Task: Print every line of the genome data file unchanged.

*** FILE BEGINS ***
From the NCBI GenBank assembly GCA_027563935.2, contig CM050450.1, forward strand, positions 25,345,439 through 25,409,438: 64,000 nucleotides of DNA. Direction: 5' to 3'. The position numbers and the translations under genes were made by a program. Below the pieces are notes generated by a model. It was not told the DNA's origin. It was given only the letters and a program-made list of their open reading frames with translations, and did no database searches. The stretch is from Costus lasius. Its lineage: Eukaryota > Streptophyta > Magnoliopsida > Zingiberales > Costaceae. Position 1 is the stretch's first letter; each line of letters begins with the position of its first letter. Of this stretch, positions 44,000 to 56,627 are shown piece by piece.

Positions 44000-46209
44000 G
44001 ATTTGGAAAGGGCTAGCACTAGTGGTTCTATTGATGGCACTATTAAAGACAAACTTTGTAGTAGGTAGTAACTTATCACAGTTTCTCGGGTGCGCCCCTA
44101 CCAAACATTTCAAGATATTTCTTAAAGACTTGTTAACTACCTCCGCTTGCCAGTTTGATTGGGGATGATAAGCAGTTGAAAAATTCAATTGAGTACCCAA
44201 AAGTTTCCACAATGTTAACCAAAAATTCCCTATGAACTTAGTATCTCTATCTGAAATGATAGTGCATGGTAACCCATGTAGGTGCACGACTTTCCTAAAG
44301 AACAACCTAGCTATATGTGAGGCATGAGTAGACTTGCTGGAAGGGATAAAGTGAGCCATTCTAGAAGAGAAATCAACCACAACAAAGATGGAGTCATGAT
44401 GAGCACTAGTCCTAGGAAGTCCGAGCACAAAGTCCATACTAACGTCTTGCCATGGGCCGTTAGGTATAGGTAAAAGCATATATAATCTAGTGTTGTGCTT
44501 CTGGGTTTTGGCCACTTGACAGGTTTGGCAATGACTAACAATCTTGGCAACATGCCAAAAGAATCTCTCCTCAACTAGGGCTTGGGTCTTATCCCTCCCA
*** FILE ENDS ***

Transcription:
From the NCBI GenBank assembly GCA_027563935.2, contig CM050450.1, forward strand, positions 25,345,439 through 25,409,438: 64,000 nucleotides of DNA. Direction: 5' to 3'. The position numbers and the translations under genes were made by a program. Below the pieces are notes generated by a model. It was not told the DNA's origin. It was given only the letters and a program-made list of their open reading frames with translations, and did no database searches. The stretch is from Costus lasius. Its lineage: Eukaryota > Streptophyta > Magnoliopsida > Zingiberales > Costaceae. Position 1 is the stretch's first letter; each line of letters begins with the position of its first letter. Of this stretch, positions 44,000 to 56,627 are shown piece by piece.

Positions 44000-46209
44000 G
44001 ATTTGGAAAGGGCTAGCACTAGTGGTTCTATTGATGGCACTATTAAAGACAAACTTTGTAGTAGGTAGTAACTTATCACAGTTTCTCGGGTGCGCCCCTA
44101 CCAAACATTTCAAGATATTTCTTAAAGACTTGTTAACTACCTCCGCTTGCCAGTTTGATTGGGGATGATAAGCAGTTGAAAAATTCAATTGAGTACCCAA
44201 AAGTTTCCACAATGTTAACCAAAAATTCCCTATGAACTTAGTATCTCTATCTGAAATGATAGTGCATGGTAACCCATGTAGGTGCACGACTTTCCTAAAG
44301 AACAACCTAGCTATATGTGAGGCATGAGTAGACTTGCTGGAAGGGATAAAGTGAGCCATTCTAGAAGAGAAATCAACCACAACAAAGATGGAGTCATGAT
44401 GAGCACTAGTCCTAGGAAGTCCGAGCACAAAGTCCATACTAACGTCTTGCCATGGGCCGTTAGGTATAGGTAAAAGCATATATAATCTAGTGTTGTGCTT
44501 CTGGGTTTTGGCCACTTGACAGGTTTGGCAATGACTAACAATCTTGGCAACATGCCAAAAGAATCTCTCCTCAACTAGGGCTTGGGTCTTATCCCTCCCA